On 31 December 2014, the United Nations Security Council voted down a resolution demanding the end of Israeli occupation and Palestinian statehood by 2017. Eight members voted for the Resolution (Russia, China, France, Argentina, Chad, Chile, Jordan, Luxembourg). However the resolution did not get the minimum of nine votes needed to pass the resolution. Australia and the United States voted against the resolution, with the United Kingdom, Lithuania, Nigeria, South Korea and Rwanda abstaining.
- All-Palestine Government
- Proposals for a Palestinian state
- Jordanian occupation of the West Bank
- Occupation of the Gaza Strip by Egypt
- International recognition of the State of Palestine
- State of Palestine
- Palestinian nationalism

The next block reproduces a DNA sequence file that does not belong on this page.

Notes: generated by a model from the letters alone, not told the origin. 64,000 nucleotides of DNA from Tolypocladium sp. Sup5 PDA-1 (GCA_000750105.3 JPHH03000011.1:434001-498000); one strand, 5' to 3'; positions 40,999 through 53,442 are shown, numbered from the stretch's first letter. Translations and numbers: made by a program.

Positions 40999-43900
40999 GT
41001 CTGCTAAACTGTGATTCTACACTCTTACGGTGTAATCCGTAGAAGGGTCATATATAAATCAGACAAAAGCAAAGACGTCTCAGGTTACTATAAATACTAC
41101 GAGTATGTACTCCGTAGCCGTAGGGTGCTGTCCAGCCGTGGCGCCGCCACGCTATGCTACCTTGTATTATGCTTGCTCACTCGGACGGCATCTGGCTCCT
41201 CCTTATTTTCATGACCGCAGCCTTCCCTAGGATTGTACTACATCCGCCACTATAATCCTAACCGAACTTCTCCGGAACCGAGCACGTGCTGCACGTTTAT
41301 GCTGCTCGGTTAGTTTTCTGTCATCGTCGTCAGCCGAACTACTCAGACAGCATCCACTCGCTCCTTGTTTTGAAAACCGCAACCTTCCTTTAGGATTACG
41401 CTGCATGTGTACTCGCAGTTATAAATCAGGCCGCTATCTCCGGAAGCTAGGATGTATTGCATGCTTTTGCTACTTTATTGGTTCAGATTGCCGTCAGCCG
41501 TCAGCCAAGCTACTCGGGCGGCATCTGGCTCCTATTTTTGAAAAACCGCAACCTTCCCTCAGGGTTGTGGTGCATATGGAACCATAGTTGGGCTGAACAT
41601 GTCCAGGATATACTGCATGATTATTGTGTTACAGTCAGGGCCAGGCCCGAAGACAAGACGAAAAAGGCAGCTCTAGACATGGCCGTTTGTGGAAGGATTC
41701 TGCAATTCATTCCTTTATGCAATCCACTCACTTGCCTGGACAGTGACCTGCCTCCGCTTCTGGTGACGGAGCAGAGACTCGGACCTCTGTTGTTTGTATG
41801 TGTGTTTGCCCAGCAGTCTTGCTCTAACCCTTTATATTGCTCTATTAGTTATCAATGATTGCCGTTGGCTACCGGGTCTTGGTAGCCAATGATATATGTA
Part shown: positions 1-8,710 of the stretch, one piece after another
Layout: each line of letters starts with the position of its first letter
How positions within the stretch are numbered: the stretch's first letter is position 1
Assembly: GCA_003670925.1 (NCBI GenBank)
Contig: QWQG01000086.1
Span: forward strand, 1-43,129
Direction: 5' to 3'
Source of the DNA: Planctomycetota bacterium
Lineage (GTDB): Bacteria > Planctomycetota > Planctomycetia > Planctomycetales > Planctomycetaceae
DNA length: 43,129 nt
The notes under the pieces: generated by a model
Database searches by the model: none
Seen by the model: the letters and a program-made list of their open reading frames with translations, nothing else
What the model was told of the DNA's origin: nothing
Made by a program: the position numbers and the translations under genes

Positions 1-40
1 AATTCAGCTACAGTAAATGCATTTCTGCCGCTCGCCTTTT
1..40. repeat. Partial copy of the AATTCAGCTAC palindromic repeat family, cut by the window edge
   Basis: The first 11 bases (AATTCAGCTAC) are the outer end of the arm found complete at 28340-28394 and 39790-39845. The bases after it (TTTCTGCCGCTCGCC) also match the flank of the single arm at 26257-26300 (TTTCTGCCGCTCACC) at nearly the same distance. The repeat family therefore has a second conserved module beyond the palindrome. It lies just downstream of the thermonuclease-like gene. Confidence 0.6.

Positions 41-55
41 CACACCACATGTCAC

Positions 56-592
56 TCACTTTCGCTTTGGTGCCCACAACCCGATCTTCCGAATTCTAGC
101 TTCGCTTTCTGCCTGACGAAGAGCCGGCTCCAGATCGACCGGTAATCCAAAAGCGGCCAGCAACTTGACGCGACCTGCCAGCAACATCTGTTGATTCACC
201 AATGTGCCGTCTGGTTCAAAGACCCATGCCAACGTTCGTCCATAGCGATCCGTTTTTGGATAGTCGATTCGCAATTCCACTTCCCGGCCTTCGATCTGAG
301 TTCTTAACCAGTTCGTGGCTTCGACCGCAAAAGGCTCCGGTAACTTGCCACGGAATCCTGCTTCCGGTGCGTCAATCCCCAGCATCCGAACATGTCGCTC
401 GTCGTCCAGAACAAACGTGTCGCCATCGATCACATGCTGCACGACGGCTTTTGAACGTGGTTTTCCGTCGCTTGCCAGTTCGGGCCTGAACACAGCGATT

- Israeli Declaration of Independence
|i.||^ The Palestine Basic Law, approved by the PLC in May 2002, states unambiguously "Jerusalem is the Capital of Palestine" (source: ). Ramallah is the administrative capital where government institutions and foreign representative offices of Australia, Brazil, Canada Colombia, Czech Republic, Denmark, Finland, Germany, Malta, the Netherlands, South Africa, and Switzerland are located. Jerusalem's final status awaits future negotiations between Israel and the Palestinian Authority (see "Negotiating Jerusalem", University of Maryland). The United Nations and most countries do not accept Israel's claim over the whole of Jerusalem (see Kellerman 1993, p. 140) and maintain their embassies to Israel in other cities (see the CIA Factbook).|